United States Supreme Court Holds That Bankruptcy Automatic Stay Does Not Require Return of Property Seized Before The Bankruptcy Petition Was Filed

Categories: Bankruptcy

By Snell & Wilmer, JDSupra

One issue which has confounded bankruptcy attorneys and courts is whether a creditor, that seized the debtor’s property before the debtor filed for bankruptcy, violates the automatic stay if it does not voluntarily return the property to the debtor. This is commonly seen with pre-petition repossessions and seizures of vehicles.

On January 14, 2021, the United States Supreme Court considered this issue in City of Chicago, Illinois v. Fulton, ___ U.S. ___ (Jan. 14, 2021), and ruled in favor of the creditor by holding that it did not violate the automatic stay of 11 U.S.C. section 362(a)(3) by merely retaining possession of vehicles that it seized pre-petition. The Supreme Court did not consider the issue of whether creditors may subsequently sell the seized property. Justice Sotomayor’s concurring opinion noted in footnote one, “whether and when the [creditor] may sell impounded cars is an entirely different matter.”

In Fulton, the City of Chicago seized several debtors’ vehicles for unpaid motor vehicle infractions before their owners filed for bankruptcy. The City of Chicago did not voluntarily return those vehicles to the debtors after they filed for bankruptcy. The bankruptcy court and the Seventh Circuit Court of Appeals held that the retention of the vehicles violated the automatic stay.

In Fulton, the Supreme Court began its analysis with Bankruptcy Code section 362(a)(3), which provides:

(a) Except as provided in subsection (b) of this section, a petition filed . . . operates as a stay, applicable to all entities, of –

(3) any act to obtain possession of property of the estate or of property from the estate or to exercise control over property of the estate.

The Supreme Court vacated and remanded because “mere retention of property does not violate [section] 362(a)(3) of the Bankruptcy Code.” The Court further said that it would not turn that section into a “blanket turnover provision” or an “affirmative turnover obligation.” The Supreme Court’s ruling that mere retention does not violate the automatic stay is consistent with its prior decision of Citizens Bank of Md. v. Strumpf, 516 U.S. 16 (1995), where it held that placing an administrative freeze on a debtor’s/borrower’s bank account pending a determination of the bank’s setoff rights was not a violation of the automatic stay.

The Supreme Court also held that requiring return of the impounded vehicles under Bankruptcy Code section 362(a)(3) was also inconsistent with the turnover provisions of Bankruptcy Code section 542(a). Thus, debtors will likely have to file adversary complaints or motions seeking turnover of property seized before they filed for bankruptcy. Justice Sotomayor’s concurring opinion suggests that any turnover order may be conditioned upon the debtor providing the creditor with adequate protection of its interests in the seized property.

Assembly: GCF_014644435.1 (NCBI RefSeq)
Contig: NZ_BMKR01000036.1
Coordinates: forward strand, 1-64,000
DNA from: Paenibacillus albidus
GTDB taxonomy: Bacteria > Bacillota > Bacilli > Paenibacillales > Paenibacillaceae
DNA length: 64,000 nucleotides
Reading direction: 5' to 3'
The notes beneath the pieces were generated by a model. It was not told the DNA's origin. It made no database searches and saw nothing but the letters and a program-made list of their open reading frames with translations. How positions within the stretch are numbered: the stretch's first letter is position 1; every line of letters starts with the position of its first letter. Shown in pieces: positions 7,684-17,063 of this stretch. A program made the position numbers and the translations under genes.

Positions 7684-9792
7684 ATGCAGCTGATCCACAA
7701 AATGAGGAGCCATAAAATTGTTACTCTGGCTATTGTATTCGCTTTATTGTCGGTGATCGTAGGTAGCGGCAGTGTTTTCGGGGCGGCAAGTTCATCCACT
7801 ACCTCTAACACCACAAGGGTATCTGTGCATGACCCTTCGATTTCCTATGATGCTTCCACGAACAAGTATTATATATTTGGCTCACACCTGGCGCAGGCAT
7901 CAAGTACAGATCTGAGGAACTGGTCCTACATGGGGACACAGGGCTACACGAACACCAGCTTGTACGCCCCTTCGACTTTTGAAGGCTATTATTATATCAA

Fulton is a pro-creditor opinion and may encourage all creditors to timely exercise their enforcement remedies against borrowers such as attachment, garnishment and repossession of collateral and demand adequate protection before voluntarily returning seized property to debtors. Although Fulton was a chapter 13 case, the Supreme Court’s analysis of Bankruptcy Code section 362(a) likely applies in cases filed under other chapters of the Bankruptcy Code. See 11 U.S.C. 102(a) (holding that chapter 3 generally applies in cases filed under chapters 7, 11, 12 or 13 of the Bankruptcy Code).

Fulton has some limitations, however. The Supreme Court made it clear that it was not interpreting the other automatic stay provisions of the Bankruptcy Code. Thus, it is possible that a court could later find that continued retention of seized property violates a different provision of the automatic stay. This is likely where the retention of the property is also accompanied by a request for payment. Justice Sotomayor’s concurring opinion expressed concerns that the City of Chicago’s conduct may have violated Bankruptcy Code sections 362(a)(4) and (6), but the Court was not deciding “one way or the other.” The Supreme Court also made it clear that it was not addressing the turnover requirements of the Bankruptcy Code. Justice Sotomayor also pleads for the “rule drafters and policymakers” to address the concerns raised in her concurring opinion that debtors suffer because they are often forced to wait a long time for the return of their vehicles. Accordingly, creditors will still want to be careful when retaining property and to watch for any further legislative developments in this area.

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